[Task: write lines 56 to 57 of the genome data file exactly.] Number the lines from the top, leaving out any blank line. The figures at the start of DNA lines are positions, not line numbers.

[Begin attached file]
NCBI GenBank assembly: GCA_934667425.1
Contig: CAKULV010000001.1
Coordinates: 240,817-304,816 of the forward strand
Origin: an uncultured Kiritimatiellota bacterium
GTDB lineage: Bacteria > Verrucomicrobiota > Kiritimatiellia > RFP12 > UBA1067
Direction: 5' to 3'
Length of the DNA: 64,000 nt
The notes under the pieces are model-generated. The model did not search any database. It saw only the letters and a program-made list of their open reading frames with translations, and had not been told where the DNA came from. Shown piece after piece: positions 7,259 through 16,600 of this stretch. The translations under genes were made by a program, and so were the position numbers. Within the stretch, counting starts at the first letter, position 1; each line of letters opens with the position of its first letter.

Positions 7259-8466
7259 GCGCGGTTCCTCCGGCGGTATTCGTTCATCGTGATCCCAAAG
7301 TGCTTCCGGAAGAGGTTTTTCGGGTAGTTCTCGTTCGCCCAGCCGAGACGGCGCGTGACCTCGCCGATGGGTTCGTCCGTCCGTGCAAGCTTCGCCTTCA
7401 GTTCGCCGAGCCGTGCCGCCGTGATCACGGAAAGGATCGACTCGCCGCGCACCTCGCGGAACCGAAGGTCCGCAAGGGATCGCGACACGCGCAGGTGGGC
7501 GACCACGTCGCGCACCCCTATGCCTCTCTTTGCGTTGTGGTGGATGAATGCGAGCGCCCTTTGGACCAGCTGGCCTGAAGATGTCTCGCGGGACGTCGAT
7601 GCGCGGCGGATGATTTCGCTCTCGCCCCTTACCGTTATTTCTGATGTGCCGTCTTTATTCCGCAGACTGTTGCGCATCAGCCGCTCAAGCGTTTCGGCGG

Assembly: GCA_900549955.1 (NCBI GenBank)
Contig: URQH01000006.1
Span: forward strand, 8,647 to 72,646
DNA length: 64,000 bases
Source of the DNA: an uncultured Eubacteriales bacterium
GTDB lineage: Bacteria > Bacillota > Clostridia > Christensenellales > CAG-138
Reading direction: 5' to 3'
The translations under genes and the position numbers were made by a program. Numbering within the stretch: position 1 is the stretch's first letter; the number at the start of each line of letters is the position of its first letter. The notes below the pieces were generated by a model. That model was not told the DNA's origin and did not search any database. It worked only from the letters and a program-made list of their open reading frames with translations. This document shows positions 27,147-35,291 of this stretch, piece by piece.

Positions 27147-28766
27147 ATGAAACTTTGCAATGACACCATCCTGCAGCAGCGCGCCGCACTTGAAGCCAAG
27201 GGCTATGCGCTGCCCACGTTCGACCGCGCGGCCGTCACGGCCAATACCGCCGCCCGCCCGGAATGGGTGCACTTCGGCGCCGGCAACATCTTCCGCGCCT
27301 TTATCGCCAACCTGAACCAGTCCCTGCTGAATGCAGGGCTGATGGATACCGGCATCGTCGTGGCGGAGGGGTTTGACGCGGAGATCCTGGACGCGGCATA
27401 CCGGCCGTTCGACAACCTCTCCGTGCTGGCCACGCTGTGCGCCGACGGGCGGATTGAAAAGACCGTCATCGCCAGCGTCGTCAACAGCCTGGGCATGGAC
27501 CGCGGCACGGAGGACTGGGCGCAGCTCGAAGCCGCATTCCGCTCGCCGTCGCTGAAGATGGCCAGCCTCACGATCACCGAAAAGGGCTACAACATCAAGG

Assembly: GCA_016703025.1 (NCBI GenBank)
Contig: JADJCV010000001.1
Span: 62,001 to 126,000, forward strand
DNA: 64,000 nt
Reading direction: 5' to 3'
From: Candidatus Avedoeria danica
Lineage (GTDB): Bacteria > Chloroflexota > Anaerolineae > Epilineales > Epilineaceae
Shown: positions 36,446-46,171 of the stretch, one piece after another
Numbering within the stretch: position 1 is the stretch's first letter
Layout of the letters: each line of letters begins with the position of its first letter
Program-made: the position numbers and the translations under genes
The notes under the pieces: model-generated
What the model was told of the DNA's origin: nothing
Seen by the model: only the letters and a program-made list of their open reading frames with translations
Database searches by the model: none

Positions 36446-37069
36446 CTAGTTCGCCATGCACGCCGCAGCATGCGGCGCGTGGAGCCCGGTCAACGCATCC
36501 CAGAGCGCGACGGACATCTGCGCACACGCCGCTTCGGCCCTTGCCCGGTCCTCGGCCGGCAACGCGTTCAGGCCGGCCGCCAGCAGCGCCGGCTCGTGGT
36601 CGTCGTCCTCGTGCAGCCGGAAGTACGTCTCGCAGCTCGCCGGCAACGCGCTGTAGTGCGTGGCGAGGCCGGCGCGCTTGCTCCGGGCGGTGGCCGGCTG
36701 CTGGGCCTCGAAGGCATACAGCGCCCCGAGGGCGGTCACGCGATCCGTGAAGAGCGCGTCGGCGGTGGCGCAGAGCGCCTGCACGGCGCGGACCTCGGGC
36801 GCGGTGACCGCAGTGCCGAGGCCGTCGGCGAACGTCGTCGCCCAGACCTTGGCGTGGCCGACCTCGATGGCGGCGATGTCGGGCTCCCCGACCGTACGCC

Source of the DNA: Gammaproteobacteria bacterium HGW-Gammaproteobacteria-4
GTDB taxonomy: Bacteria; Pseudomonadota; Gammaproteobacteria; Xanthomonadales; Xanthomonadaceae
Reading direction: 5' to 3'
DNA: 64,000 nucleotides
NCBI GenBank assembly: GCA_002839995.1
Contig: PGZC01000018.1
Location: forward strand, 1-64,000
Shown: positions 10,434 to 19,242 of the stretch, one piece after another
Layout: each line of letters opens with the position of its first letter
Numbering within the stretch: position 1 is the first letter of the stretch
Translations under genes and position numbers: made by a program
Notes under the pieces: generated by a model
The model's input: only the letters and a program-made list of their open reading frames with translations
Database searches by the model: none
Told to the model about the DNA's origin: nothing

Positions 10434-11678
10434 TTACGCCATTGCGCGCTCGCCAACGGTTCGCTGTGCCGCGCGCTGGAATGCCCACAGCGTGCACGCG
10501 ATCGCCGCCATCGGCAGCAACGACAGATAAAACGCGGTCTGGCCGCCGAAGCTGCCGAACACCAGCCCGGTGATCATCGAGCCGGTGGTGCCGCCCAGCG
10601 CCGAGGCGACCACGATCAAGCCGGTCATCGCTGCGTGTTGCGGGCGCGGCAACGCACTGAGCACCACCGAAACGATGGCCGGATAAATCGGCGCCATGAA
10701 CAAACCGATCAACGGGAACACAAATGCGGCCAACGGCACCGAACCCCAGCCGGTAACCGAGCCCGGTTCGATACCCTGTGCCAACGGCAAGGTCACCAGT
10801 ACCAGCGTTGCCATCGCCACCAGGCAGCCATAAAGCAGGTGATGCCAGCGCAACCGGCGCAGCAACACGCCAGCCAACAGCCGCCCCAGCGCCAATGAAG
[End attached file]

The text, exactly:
Location: forward strand, 1-64,000
Shown: positions 10,434 to 19,242 of the stretch, one piece after another